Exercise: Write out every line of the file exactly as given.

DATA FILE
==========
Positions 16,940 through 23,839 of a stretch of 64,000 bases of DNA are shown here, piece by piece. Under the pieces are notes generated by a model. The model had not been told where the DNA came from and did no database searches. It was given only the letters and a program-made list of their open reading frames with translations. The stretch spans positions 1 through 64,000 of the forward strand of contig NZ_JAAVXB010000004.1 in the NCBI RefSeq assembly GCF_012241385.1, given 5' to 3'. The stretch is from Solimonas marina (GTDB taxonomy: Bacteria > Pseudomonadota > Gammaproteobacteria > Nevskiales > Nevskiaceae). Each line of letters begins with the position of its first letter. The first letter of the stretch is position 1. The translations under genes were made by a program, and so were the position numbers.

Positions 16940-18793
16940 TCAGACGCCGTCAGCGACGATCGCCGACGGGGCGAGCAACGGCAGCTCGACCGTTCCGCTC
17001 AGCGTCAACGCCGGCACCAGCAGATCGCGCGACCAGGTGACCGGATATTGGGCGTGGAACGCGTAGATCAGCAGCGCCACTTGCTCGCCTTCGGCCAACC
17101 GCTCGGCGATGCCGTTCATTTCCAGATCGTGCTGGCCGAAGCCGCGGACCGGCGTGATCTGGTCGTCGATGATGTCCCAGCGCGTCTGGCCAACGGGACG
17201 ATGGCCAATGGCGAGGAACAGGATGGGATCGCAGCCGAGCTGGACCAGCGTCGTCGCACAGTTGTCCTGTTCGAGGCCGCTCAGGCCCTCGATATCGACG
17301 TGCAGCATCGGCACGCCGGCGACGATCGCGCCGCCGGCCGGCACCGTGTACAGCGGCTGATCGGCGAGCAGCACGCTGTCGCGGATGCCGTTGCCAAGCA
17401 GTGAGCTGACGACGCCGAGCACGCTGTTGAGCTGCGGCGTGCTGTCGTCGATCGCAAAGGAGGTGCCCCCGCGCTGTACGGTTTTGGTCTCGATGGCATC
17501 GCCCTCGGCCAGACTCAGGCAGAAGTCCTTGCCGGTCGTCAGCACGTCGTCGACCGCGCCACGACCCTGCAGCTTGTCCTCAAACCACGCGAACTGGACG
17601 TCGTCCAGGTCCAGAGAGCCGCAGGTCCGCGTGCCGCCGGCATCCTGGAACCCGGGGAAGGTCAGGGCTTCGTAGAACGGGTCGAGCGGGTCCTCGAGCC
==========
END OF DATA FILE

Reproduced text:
Positions 16,940 through 23,839 of a stretch of 64,000 bases of DNA are shown here, piece by piece. Under the pieces are notes generated by a model. The model had not been told where the DNA came from and did no database searches. It was given only the letters and a program-made list of their open reading frames with translations. The stretch spans positions 1 through 64,000 of the forward strand of contig NZ_JAAVXB010000004.1 in the NCBI RefSeq assembly GCF_012241385.1, given 5' to 3'. The stretch is from Solimonas marina (GTDB taxonomy: Bacteria > Pseudomonadota > Gammaproteobacteria > Nevskiales > Nevskiaceae). Each line of letters begins with the position of its first letter. The first letter of the stretch is position 1. The translations under genes were made by a program, and so were the position numbers.

Positions 16940-18793
16940 TCAGACGCCGTCAGCGACGATCGCCGACGGGGCGAGCAACGGCAGCTCGACCGTTCCGCTC
17001 AGCGTCAACGCCGGCACCAGCAGATCGCGCGACCAGGTGACCGGATATTGGGCGTGGAACGCGTAGATCAGCAGCGCCACTTGCTCGCCTTCGGCCAACC
17101 GCTCGGCGATGCCGTTCATTTCCAGATCGTGCTGGCCGAAGCCGCGGACCGGCGTGATCTGGTCGTCGATGATGTCCCAGCGCGTCTGGCCAACGGGACG
17201 ATGGCCAATGGCGAGGAACAGGATGGGATCGCAGCCGAGCTGGACCAGCGTCGTCGCACAGTTGTCCTGTTCGAGGCCGCTCAGGCCCTCGATATCGACG
17301 TGCAGCATCGGCACGCCGGCGACGATCGCGCCGCCGGCCGGCACCGTGTACAGCGGCTGATCGGCGAGCAGCACGCTGTCGCGGATGCCGTTGCCAAGCA
17401 GTGAGCTGACGACGCCGAGCACGCTGTTGAGCTGCGGCGTGCTGTCGTCGATCGCAAAGGAGGTGCCCCCGCGCTGTACGGTTTTGGTCTCGATGGCATC
17501 GCCCTCGGCCAGACTCAGGCAGAAGTCCTTGCCGGTCGTCAGCACGTCGTCGACCGCGCCACGACCCTGCAGCTTGTCCTCAAACCACGCGAACTGGACG
17601 TCGTCCAGGTCCAGAGAGCCGCAGGTCCGCGTGCCGCCGGCATCCTGGAACCCGGGGAAGGTCAGGGCTTCGTAGAACGGGTCGAGCGGGTCCTCGAGCC